Primitive Variables

Vocab Bar
Primitive Variable A type of simple variable that is built into Java.
Variable Declaration Creating a new variable.
Variable Assignment Assigning a value to a variable.


Code Bar
int An integer variable. -148, -3, 0, 1, 15
double A decimal variable. -12.26, 7.8102, 13.0
float (less important) A less precise decimal variable. -12.26f, 7.8102f, 13.0f
long (less important) An integer variable that can hold larger numbers. -148L, -3L, 0L, 1L, 15L
boolean A true/false value. false, true
char A character based on the ASCII system (essentially a list of different letters/symbols). ‘a’, ‘f’, ‘J’, ‘0’, ‘.’

Primitive variables are essentially basic variables, and includes six main types: int, double, float, long, boolean, and char. Variables in programming work like variables in math, but programming variables can have values different than numbers (x = 15). Now, they can also equal booleans (x = false), chars (x = ‘d’), and much more.

In programming, there are two basic components of creating a new variable, the Variable Declaration and the Variable Assignment. The two components are shown in the diagram below:

In the above example, int is the type, x is the variable name, and 27 is the value of x. Primitive variables are all undercase, so declaring a primitive variable as uppercase (saying Int instead of int) throws an error. Variable names should represent their meaning in most cases to make code easier to understand (names such as budget, bookNumber, and score are good examples). These variable names make your code easier to interpret by others when working on group projects.

Additionally, all variable names are case-sensitive (test does not equal Test), cannot have spaces, and convention dictates that all names are used with camelCasing. This means that the first word is lowercase, and all following words start with a capital. This format is shown below with the other primitive variables:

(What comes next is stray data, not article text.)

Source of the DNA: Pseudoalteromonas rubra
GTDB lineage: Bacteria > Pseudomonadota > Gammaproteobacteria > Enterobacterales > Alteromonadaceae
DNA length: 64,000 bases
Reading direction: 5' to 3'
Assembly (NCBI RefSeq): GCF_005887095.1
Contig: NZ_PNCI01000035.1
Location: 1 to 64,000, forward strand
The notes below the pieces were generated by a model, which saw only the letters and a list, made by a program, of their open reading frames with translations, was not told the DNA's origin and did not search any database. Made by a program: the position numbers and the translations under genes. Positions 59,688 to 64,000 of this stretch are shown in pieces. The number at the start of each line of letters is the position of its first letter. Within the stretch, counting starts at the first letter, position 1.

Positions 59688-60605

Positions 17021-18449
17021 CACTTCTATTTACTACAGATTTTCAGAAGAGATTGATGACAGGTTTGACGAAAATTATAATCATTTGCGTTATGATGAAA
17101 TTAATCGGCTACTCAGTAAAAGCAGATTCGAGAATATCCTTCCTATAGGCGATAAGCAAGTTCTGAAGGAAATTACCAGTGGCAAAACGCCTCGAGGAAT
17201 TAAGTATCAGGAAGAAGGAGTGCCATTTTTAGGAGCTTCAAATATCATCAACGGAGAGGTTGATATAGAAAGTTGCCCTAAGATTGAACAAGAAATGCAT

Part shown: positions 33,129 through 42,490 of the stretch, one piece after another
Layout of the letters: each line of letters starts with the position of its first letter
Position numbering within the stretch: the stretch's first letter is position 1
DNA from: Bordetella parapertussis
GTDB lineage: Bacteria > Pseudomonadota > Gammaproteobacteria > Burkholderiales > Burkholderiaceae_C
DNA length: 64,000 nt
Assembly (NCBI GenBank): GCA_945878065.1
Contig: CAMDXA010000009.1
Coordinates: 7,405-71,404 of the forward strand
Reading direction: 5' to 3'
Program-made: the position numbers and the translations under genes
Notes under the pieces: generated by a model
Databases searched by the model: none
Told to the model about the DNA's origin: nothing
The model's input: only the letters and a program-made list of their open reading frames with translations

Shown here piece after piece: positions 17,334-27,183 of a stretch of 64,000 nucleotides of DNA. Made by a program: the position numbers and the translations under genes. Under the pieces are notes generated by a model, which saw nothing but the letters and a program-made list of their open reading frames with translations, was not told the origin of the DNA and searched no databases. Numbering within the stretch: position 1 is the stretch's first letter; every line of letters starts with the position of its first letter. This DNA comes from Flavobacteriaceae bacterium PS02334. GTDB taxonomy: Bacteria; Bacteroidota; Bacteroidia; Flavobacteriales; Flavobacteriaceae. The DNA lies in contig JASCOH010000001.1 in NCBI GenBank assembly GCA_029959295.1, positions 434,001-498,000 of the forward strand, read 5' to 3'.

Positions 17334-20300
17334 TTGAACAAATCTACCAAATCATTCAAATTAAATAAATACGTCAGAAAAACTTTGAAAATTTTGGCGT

int myInteger = 27;

    double myDouble = 14.56;

    boolean myBoolean = true;

    char myChar = ‘A’;

If I reassign my variable value after declaration, the variable changes:

    int g = 87;

    System.out.println(g); // outputs 87

    g = 15;

    System.out.println(g); // outputs 15

The variable declaration and variable assignment are not required to be grouped together. For example, the following declaration is completely valid:

    int num; // num has no value

    num = 5; // num equals 5

Finally, there cannot be a mismatch between the variable declaration and variable assignment, or an error will be produced. For example:

    boolean testValue = 50; // ERROR

Primitive variables are used very commonly in programming, and often act as the basis of programs that do very complex tasks. Since they are such an important building block, you must remember all the rules of primitive variables.

Lesson Quiz

1. Primitive variables are NOT built into Java.

a. True
b. False

2. What does the below code output?

    int a = 1000;

    System.out.println(a);

    a = 8;
a. 8
b. 1000
c. 1008
c. a

3. Is there an error in the below code?

    boolean value = true;

    System.out.println(Value);
a. Yes; value should not be capitalized in the second line.
b. No; primitive variables are case-sensitive.

4. What is the error in the below code?

    char fifteen = A;
a. fifteen is not a valid variable name.
b. char should be capitalized.
c. The A needs to be changed to ‘A’.

Written by Chris Elliott

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